It’s time for a Heritage Project check in! (if you want to know more about my Heritage Project, see this post) February flew by and since I wasn’t doing a page a day anymore, I’ve been making memories and hunting down heritage stories. I thought I’d round up what I’ve learned this month and share what I did scrap.
Start with one person and one branch of your family tree:
I’ve been on the trail of my Caulfield family history. Sometimes it’s Caufield, Corfield, Canfield or some other variation of the name, but it’s been a lot of detective work. I found a lot of info from the good people at the Orange County, NY Genaology Facebook group and by connecting with another Ancestry member (and also 3rd or so cousin). The good news is that the family moved from Ireland and settled in Port Jervis, NY where they stayed for many generations, which makes sleuthing a little easier. The bad news is the illusive patriarch, Patrick Owen, still remains a myster. I don’t know what’s up with him… except he’s my 3rd great grandfather on my dad’s side… and he’s sometimes around, sometimes not. Through trying to find him, I actually learned a lot about his branch.
My dad calls this branch of the family “backwoods,” but I don’t think they were during their time. Their names showed up in the society pages of the local paper regularly. They traveled, were involved with the Catholic Church, hosted community events and were proudly from the Irish “Free State”… there’s a real disconnect between my father’s memories of the family and the information I’ve gathered. What I do know for sure is by the time my dad was a toddler, his father moved my dad and grandmother to upstate New York and left the Irish heritage behind. Mysteries make great stories.
Don’t wait until you have all the answers to document your heritage. You will never have all the answers, but the questions are just as interesting, if not more:
Just Jaimee’s new Storyteller, Bryce had the perfect elements to tell a story about my mysterious Irish heritage:
Document the questions you have:
For this page, I knew I wanted to record the story of my Irish heritage, but more specifically, how I didn’t know I had such a direct link to Ireland until I started putting together this branch of the family tree. I also wanted to share the questions I had because if I never find the answers, perhaps someone else will. The page connects to another mystery in my DNA, which is where the link to European Jewish comes in… and there’s a question as to what heritage my 2nd great grandmother has… her parents were listed from Portugal in the first census after immigration, but after that, German. And I know my great grandmother had to convert to the Roman Catholic faith to marry my great grandfather, but no one mentions from what faith…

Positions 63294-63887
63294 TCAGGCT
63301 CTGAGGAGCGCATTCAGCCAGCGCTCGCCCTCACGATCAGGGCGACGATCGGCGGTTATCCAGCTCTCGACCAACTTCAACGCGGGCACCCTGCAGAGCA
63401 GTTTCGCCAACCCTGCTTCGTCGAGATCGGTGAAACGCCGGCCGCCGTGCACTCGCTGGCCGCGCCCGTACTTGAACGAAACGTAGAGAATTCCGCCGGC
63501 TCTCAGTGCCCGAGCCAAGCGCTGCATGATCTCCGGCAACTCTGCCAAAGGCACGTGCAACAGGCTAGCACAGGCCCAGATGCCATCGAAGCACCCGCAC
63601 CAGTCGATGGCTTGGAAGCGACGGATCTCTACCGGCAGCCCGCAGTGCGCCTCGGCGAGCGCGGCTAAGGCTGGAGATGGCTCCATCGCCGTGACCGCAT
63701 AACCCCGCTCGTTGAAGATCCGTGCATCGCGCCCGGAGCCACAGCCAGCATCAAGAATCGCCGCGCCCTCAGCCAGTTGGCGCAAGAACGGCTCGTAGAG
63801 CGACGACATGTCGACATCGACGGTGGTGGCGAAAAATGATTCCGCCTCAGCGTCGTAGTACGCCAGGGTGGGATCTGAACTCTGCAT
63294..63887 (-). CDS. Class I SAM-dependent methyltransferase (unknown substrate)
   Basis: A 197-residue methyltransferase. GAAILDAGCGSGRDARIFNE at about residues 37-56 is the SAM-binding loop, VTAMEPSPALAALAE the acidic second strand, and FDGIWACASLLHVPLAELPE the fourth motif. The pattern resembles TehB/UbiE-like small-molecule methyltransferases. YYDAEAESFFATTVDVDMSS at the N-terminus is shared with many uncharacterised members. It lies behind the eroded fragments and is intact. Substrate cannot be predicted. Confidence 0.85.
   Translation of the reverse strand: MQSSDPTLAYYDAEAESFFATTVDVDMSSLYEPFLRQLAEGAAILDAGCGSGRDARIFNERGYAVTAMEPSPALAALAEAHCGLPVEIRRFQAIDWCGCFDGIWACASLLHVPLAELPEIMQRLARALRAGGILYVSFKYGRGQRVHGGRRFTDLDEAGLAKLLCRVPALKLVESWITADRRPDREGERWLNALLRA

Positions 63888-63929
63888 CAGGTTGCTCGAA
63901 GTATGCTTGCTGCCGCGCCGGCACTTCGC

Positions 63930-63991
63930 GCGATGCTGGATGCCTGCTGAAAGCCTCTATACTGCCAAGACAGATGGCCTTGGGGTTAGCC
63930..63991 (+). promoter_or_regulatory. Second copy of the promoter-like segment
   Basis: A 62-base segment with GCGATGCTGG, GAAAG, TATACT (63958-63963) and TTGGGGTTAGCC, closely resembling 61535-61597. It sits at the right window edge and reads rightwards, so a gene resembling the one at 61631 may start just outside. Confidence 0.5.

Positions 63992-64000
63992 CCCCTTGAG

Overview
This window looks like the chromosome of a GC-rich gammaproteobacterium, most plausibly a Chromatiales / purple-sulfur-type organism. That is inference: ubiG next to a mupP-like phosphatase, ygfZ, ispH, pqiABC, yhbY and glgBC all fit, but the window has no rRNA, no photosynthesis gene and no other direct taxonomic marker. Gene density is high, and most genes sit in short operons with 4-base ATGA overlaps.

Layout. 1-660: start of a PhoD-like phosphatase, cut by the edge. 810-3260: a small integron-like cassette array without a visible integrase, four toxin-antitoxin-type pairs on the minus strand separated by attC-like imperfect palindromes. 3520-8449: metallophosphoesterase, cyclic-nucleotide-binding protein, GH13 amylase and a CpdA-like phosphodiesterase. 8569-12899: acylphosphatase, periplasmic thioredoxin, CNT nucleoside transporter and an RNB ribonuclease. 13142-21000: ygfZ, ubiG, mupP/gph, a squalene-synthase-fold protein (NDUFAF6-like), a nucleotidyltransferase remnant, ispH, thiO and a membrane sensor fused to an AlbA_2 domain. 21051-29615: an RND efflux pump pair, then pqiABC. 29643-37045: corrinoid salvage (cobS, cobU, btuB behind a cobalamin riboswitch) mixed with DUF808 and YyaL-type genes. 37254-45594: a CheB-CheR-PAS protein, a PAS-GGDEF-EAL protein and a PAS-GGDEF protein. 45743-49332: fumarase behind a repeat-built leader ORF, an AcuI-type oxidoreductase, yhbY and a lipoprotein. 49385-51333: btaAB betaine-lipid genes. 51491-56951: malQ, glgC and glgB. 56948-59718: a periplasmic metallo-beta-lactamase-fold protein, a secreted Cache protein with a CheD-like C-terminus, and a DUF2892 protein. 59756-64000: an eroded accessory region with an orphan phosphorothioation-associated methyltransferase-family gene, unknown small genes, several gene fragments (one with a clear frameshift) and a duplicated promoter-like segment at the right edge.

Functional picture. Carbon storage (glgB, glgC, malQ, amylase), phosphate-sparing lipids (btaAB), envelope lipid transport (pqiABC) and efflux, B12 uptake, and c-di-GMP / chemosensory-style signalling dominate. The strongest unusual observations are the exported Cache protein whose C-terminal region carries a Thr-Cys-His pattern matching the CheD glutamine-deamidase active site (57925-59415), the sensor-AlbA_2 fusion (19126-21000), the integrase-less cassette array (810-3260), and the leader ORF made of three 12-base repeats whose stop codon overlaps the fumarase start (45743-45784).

Think about what was happening in the world when your ancestors were alive:
My grandfather was starting his family at the time when Irish “need not apply” for jobs… the Irish faced overt discrimination. They were considered a problem in America, ideas like forced sterilization were being debated as a solution, and Eugenics was used to show just how inferior the Irish brain, along with other populations, really was… this was in right before WWII… being Irish and starting a family must have been hard. I can understand why my grandfather never discussed his ancestors or heritage.
Be curious and be nosy: Lastly, think about how to answer these questions. Can you visit your ancestors graves? Their church? The local historical society where they once lived?
Are there cousins or people still living who might be able to fill in the blanks? And sometimes, it’s helps to ask the same question in different ways at different times. My dad and uncle need some time to remember these things and sometimes just rephrasing \questions jogs their memory. When I ask someone who has my ancestor on their family tree, they have offered up stories I couldn’t have even imagined; Like how my great grandparents loved to pick wild blueberries.
Know that you won’t be able to record every little detail. And you won’t be interested in everything or everyone. Document what you find interesting, what connects you to the past. Have fun being a family historian. Then stay tuned because we’re talking about this topic in next week’s show!